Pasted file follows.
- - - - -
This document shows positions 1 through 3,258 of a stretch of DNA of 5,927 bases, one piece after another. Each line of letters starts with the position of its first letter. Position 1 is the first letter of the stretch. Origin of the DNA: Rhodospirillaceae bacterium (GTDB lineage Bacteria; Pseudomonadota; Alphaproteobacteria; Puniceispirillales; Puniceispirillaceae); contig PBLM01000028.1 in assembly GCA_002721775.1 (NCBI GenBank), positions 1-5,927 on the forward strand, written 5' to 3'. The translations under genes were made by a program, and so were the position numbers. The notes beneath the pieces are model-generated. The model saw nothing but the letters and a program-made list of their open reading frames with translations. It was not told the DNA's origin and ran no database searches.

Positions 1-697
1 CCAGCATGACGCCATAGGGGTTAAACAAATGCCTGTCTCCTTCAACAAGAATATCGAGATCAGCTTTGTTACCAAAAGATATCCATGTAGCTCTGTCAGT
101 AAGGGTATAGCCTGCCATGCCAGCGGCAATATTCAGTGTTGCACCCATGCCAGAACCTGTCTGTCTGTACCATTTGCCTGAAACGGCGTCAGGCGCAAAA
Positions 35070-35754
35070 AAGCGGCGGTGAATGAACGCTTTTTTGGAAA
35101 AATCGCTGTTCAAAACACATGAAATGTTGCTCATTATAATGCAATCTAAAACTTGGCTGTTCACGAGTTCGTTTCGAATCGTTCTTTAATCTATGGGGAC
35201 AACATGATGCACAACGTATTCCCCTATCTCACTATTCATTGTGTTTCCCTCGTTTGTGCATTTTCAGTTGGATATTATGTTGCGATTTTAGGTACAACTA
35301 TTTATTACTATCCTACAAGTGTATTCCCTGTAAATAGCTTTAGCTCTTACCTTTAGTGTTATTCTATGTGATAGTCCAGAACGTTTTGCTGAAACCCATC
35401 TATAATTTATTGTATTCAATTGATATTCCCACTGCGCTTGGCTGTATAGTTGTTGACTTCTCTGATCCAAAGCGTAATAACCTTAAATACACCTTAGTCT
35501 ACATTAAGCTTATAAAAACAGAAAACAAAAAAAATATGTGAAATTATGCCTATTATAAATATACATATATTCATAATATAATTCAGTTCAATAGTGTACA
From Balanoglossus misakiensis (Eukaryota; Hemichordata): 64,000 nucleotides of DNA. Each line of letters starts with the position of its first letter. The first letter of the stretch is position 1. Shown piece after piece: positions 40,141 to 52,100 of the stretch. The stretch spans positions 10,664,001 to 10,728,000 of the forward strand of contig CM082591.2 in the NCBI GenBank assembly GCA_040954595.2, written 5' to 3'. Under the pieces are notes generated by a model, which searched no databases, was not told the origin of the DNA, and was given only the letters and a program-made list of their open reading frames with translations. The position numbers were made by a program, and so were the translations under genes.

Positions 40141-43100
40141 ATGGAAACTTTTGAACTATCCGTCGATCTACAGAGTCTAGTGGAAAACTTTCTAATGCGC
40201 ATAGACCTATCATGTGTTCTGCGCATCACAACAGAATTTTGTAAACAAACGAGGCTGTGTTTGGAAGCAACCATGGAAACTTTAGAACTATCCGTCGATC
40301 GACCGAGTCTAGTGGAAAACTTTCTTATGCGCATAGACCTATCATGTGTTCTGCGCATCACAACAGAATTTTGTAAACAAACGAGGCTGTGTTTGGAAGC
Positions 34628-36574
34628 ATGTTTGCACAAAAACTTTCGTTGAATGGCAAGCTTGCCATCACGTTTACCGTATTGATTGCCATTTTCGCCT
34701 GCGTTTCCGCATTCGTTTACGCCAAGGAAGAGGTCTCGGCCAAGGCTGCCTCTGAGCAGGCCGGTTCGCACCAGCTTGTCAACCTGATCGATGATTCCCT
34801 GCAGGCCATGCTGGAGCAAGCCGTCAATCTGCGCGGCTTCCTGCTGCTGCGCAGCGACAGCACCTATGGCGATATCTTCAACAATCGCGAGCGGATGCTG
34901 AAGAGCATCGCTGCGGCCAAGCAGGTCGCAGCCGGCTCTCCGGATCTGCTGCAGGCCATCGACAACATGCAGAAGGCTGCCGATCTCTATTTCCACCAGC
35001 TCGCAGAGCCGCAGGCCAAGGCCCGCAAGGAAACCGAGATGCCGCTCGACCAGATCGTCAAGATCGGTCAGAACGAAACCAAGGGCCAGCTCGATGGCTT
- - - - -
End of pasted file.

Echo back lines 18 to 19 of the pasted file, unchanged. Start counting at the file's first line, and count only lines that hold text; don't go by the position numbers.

34628 ATGTTTGCACAAAAACTTTCGTTGAATGGCAAGCTTGCCATCACGTTTACCGTATTGATTGCCATTTTCGCCT
34701 GCGTTTCCGCATTCGTTTACGCCAAGGAAGAGGTCTCGGCCAAGGCTGCCTCTGAGCAGGCCGGTTCGCACCAGCTTGTCAACCTGATCGATGATTCCCT